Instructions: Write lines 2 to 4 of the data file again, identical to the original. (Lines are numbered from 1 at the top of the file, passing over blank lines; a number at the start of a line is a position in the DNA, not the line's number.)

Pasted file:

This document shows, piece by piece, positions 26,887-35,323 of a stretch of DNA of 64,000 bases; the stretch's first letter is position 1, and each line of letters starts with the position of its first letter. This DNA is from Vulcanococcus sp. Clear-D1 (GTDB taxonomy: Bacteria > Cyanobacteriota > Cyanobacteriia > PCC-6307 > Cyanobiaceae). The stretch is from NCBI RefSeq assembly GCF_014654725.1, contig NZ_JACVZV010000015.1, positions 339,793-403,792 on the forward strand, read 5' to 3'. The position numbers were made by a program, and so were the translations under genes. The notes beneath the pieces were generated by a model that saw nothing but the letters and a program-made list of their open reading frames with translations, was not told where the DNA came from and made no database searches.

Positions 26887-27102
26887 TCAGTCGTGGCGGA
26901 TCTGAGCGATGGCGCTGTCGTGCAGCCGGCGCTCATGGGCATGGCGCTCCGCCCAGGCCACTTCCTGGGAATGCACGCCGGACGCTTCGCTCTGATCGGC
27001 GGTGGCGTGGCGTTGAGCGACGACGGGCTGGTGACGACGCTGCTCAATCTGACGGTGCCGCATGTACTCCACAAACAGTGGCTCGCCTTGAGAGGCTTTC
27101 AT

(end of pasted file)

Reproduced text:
Positions 26887-27102
26887 TCAGTCGTGGCGGA
26901 TCTGAGCGATGGCGCTGTCGTGCAGCCGGCGCTCATGGGCATGGCGCTCCGCCCAGGCCACTTCCTGGGAATGCACGCCGGACGCTTCGCTCTGATCGGC